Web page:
After two weeks of soft testing, a lavish grand opening ceremony and over a month of regular operation, the Gold Striker wooden roller coaster at California’s Great America is closed temporarily to allow for additional sound mitigation to be placed on the ride. But don’t hit your panic buttons – published news reports say the ride is expected to be back up and running by the July 4th holiday – NOT an extended, unknown period.
According to the City of Santa Clara’s “Smart Permit” website, Gold Striker had several criteria to meet in order for it to open permanently, the biggest of which states: “Should the additional testing reveal that the coaster is not in compliance with Condition 23 (amount of sound coming from the ride) or any applicable City ordinances, Cedar Fair shall undertake Remedial Measures, as defined in the Settlement Agt Agreement.” Apparently, the ride was just shy of making all those criteria.
Many industry watchers and local boosters see this addition to the park (and the subsequent work to ensure everyone is satisfied) as a serious commitment from corporate owner Cedar Fair, LP to both the park and the local economy.
“Cedar Fair elected to close the ride to install additional sound mitigation upgrades,” said Santa Clara Mayor, Jamie Matthews. “Those upgrades should bring the ride into full compliance with the previous settlement. I’m hoping to see it open here for the 4th of July.”
He added, “I am very happy with the way this is situation is working out – it shows responsible citizenship – that we can all work together and come to a solution.”
Since “soft-opening” in May, Gold Striker has seen major additions, most notably the addition of plywood walls and white foam along the sides and underside of the track. By coincidence, these spots pass closest to or face the buildings located on Great America Parkway. During initial construction, the park added what was dubbed an, “initial descent tunnel” onto the first drop of the ride. This feature was presumably added to mitigate the sound from the first drop of the ride.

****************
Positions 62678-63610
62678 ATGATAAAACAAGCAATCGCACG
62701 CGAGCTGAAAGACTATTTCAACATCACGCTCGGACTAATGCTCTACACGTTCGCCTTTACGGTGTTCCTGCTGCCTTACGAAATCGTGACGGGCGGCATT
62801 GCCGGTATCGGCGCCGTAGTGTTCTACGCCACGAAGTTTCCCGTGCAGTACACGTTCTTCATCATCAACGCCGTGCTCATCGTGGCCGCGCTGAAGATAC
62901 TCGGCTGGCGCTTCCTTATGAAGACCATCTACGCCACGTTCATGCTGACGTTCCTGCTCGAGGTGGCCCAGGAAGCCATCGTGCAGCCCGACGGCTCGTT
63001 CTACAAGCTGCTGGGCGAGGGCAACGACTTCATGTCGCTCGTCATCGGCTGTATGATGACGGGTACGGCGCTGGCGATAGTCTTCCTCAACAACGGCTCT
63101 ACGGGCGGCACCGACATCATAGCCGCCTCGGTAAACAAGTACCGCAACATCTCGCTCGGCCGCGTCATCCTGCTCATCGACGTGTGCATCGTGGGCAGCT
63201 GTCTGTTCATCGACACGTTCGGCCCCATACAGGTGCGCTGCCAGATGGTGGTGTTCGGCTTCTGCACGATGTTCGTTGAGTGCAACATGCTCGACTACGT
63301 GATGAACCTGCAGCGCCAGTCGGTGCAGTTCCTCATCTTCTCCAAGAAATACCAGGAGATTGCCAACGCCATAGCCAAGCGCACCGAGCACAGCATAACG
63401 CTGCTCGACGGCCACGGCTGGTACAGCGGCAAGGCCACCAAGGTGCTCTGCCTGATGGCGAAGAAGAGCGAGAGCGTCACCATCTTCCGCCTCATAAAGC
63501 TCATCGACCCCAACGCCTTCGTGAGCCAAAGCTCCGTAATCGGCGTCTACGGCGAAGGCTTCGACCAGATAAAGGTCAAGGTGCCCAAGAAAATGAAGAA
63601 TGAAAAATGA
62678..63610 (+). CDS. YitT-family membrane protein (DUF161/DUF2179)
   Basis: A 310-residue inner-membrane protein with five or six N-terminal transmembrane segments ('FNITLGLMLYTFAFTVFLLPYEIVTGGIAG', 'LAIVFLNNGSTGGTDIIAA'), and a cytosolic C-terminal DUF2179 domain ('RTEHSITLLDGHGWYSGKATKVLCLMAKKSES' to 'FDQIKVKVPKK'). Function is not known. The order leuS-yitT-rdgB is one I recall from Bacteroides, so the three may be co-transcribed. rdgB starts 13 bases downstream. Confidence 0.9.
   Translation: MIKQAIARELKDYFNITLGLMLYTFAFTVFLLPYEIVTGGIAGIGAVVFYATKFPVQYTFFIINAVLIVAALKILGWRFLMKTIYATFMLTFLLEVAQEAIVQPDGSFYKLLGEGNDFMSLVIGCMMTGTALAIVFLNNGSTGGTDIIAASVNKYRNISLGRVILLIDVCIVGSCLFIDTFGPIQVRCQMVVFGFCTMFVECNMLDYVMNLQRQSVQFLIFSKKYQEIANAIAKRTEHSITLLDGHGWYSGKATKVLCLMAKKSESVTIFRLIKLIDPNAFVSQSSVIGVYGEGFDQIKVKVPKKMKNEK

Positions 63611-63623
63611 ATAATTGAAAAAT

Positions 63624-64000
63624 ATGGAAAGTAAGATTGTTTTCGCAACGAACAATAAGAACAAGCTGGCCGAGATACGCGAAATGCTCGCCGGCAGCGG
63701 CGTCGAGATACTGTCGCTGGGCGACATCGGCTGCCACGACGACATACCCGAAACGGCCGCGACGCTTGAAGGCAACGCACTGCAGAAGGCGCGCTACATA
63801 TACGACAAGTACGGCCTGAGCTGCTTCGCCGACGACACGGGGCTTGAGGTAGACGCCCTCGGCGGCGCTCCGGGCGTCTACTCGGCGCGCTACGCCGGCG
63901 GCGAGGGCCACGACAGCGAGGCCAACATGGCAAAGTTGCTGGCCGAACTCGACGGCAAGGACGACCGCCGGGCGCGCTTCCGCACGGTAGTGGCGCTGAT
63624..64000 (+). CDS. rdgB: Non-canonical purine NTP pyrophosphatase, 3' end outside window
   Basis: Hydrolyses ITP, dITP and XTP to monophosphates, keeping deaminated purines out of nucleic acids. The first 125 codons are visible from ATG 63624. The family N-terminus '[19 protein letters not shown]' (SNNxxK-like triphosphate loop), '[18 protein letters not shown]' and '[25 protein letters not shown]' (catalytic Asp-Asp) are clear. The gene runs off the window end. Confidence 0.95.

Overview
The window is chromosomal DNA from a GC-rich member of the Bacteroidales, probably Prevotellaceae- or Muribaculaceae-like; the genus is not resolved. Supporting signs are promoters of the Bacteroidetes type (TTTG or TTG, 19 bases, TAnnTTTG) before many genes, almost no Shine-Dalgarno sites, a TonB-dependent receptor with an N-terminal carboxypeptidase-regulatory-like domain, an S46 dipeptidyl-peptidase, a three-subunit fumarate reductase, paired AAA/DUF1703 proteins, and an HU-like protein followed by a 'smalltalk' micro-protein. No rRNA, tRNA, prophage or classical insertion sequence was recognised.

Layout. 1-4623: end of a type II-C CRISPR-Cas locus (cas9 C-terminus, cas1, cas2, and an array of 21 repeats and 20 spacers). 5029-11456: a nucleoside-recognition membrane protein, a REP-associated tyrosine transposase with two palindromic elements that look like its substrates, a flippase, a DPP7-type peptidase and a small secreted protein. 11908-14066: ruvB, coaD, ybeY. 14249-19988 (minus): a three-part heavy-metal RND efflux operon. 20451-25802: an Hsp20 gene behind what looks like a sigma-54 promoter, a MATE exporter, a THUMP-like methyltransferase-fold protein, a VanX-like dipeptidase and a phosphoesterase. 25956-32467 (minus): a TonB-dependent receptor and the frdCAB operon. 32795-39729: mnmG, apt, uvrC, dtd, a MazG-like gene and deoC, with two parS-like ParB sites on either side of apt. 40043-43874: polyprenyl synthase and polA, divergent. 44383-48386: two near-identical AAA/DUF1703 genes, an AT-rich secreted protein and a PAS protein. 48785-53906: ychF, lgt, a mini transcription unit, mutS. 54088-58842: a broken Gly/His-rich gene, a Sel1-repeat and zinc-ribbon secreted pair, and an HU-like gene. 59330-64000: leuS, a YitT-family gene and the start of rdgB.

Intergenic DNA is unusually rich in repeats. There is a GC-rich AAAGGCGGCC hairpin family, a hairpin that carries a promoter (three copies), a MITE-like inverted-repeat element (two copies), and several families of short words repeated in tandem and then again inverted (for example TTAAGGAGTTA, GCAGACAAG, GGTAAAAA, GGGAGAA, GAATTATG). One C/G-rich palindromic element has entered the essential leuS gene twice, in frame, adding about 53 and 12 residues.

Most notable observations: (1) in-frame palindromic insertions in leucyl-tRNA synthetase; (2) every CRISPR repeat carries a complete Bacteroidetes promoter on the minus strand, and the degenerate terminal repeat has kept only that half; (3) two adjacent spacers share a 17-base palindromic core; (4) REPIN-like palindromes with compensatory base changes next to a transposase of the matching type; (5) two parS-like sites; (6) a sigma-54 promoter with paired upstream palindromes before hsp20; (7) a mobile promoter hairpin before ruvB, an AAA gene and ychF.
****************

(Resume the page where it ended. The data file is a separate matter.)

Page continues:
Trying to build this ride has been quite the roller coaster ride in and of itself – the plans go back to 2007, when the park first began the permitting process. In addition to the standard permits, three hearings were held on potential noise levels – all of which were initiated by appeals from the owners of the buildings closest to the proposed ride.
Billy D’Anjou, a local roller coaster enthusiast, has logged 80 circuits on the coaster since it opened in May and is hoping to hit his 100th ride in July.
“I personally don’t mind more enhancements (to the ride) but I think the whole noise mitigation issue has gotten out out of control,” he said. “In the end it makes me worry what limitations Great America will have in the future. (Prudential) should expect noise from a theme park. It’s not a library or fine art museum.”
Gold Striker is the first wooden roller coaster built in Northern California since 1999. It boasts the tallest and fastest drop in Northern California and is the largest capital investment in the park in over a decade. The ride was built partially on the footprint of another ride, Willard’s Whizzer – a steel coaster that operated from 1976 to 1988.